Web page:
Colorado Board of Pharmacy Passes Adams County Health Department’s Proposal to Improve Access to Health and Pharmacy Services for Rural Residents and Other Medically Underserved Communities

The Colorado State Board of Pharmacy passed a regulatory proposal Adams County Health Department (ACHD) initially proposed that increases access to healthcare and pharmacy services in medically underserved and rural communities.

The proposal, which passed unanimously, allows residents to receive contraception, medication for the treatment of sexually transmitted infections (STIs), and other related prescription medications through mobile clinic access points. Under current state rules, local public health agencies and other healthcare clinics across Colorado are not able to dispense prescription medications or contraception outside of their physical clinic locations or brick-and-mortar clinics, limiting mobile services and reducing access to care where people live and work. In Adams County, these rules mean residents may need to travel long distances to access health programs specifically aimed at low-income, marginalized, and rural communities. In some cases, residents qualifying for these programs travel many hours to and from parts of Adams County to clinic locations to receive important health and pharmacy services.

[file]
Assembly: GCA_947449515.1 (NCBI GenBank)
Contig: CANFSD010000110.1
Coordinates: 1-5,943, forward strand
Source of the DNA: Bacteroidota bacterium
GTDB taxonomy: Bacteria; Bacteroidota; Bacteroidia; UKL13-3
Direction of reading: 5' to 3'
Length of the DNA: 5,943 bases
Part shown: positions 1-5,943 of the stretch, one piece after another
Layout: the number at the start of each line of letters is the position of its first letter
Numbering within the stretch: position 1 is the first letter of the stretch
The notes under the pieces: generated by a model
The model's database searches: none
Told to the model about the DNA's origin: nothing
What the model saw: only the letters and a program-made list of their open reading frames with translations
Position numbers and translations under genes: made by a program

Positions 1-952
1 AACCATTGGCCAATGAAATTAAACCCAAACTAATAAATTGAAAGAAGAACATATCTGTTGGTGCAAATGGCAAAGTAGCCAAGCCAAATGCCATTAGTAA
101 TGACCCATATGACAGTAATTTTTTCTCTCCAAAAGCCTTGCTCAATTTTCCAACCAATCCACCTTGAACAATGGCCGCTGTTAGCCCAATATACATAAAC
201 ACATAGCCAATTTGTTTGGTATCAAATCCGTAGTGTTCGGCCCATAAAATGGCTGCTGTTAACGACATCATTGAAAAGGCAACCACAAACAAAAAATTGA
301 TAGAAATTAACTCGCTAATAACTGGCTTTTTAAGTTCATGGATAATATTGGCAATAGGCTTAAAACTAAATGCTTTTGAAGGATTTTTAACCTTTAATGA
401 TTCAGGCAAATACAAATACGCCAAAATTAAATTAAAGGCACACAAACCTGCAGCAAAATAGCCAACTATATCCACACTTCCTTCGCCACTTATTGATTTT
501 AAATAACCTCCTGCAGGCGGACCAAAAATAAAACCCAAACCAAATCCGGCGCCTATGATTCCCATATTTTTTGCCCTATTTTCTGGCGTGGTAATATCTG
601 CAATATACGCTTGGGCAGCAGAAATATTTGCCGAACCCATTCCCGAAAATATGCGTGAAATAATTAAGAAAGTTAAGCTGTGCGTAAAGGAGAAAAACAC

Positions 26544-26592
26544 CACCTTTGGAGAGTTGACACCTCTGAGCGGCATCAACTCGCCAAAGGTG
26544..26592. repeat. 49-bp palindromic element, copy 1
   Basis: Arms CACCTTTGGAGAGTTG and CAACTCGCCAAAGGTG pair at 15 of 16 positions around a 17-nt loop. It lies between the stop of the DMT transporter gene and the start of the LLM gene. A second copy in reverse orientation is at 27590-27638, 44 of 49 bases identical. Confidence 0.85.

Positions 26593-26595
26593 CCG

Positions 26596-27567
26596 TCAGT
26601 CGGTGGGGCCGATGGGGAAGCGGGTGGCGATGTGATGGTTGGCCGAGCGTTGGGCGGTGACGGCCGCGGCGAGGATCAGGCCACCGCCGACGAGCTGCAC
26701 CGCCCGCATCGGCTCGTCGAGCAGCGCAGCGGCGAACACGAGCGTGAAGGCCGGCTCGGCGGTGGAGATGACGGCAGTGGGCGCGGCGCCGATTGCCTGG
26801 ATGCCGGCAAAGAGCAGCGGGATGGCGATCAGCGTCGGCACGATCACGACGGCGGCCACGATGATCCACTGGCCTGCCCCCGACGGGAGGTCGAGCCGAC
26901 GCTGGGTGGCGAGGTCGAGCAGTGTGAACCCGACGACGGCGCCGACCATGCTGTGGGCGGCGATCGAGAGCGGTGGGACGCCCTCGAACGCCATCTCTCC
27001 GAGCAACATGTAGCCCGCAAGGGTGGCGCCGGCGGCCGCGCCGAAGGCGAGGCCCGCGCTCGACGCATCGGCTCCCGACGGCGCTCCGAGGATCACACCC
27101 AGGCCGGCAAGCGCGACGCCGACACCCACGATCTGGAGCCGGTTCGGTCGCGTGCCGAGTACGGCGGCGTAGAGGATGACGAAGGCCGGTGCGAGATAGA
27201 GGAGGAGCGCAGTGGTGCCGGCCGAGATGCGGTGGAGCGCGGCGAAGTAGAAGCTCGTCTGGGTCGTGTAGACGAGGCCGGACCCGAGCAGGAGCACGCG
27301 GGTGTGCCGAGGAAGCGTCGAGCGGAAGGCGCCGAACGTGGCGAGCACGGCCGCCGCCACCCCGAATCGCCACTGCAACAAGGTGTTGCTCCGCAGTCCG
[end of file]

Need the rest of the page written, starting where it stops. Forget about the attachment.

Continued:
“We believe this policy change will help improve health outcomes and reduce health disparities within Adams County by improving residents’ access to healthcare and pharmacy services where it is most convenient for them,” Dr. Kelly Weidenbach, Executive Director, ACHD said. “In the short term, it will lead to a reduction in rates of syphilis, chlamydia, gonorrhea, and HIV, and in the long term, this policy change enables healthcare providers to consider more options for providing mobile health services statewide. The implications are broad.” With this change, rural Adams County residents and residents in other medically underserved communities will now have greater access to place-based, patient-centered services, medical testing, and appropriate prescription treatment at a single visit without the need to travel, find childcare, or visit a pharmacy. Furthermore, these rule changes allow local public health agencies and other clinics statewide to reconsider and reconceptualize delivery of healthcare and pharmacy services, allowing them to bring care directly to residents.  

Staff from ACHD expects these regulatory changes to increase overall access of healthcare to county residents, reduce infections from communicable diseases, and reduce unwanted pregnancy, while maintaining important safety and oversight for dispensing prescription medications. Other local public health agencies across the state voiced their support for this important proposal, including Arapahoe, Delta, Jefferson, La Plata, Larimer, and Weld counties as well as the City and County of Broomfield.

The rule was officially adopted on March 16, 2024, and is now in effect.

Interviews available by request.